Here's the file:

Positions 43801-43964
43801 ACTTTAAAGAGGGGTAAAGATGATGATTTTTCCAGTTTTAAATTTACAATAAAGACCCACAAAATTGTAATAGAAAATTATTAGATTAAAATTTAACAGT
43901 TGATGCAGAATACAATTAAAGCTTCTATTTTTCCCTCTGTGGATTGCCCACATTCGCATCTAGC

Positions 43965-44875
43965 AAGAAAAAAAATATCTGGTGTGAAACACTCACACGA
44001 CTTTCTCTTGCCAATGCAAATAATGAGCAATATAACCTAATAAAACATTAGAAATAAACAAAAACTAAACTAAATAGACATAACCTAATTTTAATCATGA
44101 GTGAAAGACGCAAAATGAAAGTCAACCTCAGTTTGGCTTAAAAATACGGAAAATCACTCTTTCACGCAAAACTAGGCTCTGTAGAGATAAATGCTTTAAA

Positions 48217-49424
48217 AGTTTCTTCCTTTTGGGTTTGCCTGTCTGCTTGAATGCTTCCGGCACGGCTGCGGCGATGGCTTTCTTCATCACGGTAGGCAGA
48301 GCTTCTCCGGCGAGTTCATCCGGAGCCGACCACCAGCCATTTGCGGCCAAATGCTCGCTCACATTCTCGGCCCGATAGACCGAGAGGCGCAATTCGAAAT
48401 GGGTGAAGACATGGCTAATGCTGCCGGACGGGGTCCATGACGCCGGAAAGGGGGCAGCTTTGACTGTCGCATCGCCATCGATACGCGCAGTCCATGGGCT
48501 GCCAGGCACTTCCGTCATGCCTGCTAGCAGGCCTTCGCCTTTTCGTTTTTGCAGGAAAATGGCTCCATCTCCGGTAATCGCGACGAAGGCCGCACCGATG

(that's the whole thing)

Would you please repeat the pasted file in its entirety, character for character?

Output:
Positions 43801-43964
43801 ACTTTAAAGAGGGGTAAAGATGATGATTTTTCCAGTTTTAAATTTACAATAAAGACCCACAAAATTGTAATAGAAAATTATTAGATTAAAATTTAACAGT
43901 TGATGCAGAATACAATTAAAGCTTCTATTTTTCCCTCTGTGGATTGCCCACATTCGCATCTAGC

Positions 43965-44875
43965 AAGAAAAAAAATATCTGGTGTGAAACACTCACACGA
44001 CTTTCTCTTGCCAATGCAAATAATGAGCAATATAACCTAATAAAACATTAGAAATAAACAAAAACTAAACTAAATAGACATAACCTAATTTTAATCATGA
44101 GTGAAAGACGCAAAATGAAAGTCAACCTCAGTTTGGCTTAAAAATACGGAAAATCACTCTTTCACGCAAAACTAGGCTCTGTAGAGATAAATGCTTTAAA

Positions 48217-49424
48217 AGTTTCTTCCTTTTGGGTTTGCCTGTCTGCTTGAATGCTTCCGGCACGGCTGCGGCGATGGCTTTCTTCATCACGGTAGGCAGA
48301 GCTTCTCCGGCGAGTTCATCCGGAGCCGACCACCAGCCATTTGCGGCCAAATGCTCGCTCACATTCTCGGCCCGATAGACCGAGAGGCGCAATTCGAAAT
48401 GGGTGAAGACATGGCTAATGCTGCCGGACGGGGTCCATGACGCCGGAAAGGGGGCAGCTTTGACTGTCGCATCGCCATCGATACGCGCAGTCCATGGGCT
48501 GCCAGGCACTTCCGTCATGCCTGCTAGCAGGCCTTCGCCTTTTCGTTTTTGCAGGAAAATGGCTCCATCTCCGGTAATCGCGACGAAGGCCGCACCGATG